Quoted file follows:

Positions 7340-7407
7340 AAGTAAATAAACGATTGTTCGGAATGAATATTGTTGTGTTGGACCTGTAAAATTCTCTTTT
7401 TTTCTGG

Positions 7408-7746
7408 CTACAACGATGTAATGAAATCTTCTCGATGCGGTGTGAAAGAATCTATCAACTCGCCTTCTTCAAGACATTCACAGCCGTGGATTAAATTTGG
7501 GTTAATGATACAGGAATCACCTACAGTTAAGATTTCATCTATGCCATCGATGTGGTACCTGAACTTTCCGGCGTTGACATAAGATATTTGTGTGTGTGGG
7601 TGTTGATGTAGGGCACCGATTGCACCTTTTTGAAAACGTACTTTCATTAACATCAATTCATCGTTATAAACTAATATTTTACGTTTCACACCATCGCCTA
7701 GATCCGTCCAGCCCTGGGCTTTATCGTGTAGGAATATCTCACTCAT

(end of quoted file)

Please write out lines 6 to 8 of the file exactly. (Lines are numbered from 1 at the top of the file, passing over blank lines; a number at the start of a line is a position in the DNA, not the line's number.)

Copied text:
7501 GTTAATGATACAGGAATCACCTACAGTTAAGATTTCATCTATGCCATCGATGTGGTACCTGAACTTTCCGGCGTTGACATAAGATATTTGTGTGTGTGGG
7601 TGTTGATGTAGGGCACCGATTGCACCTTTTTGAAAACGTACTTTCATTAACATCAATTCATCGTTATAAACTAATATTTTACGTTTCACACCATCGCCTA
7701 GATCCGTCCAGCCCTGGGCTTTATCGTGTAGGAATATCTCACTCAT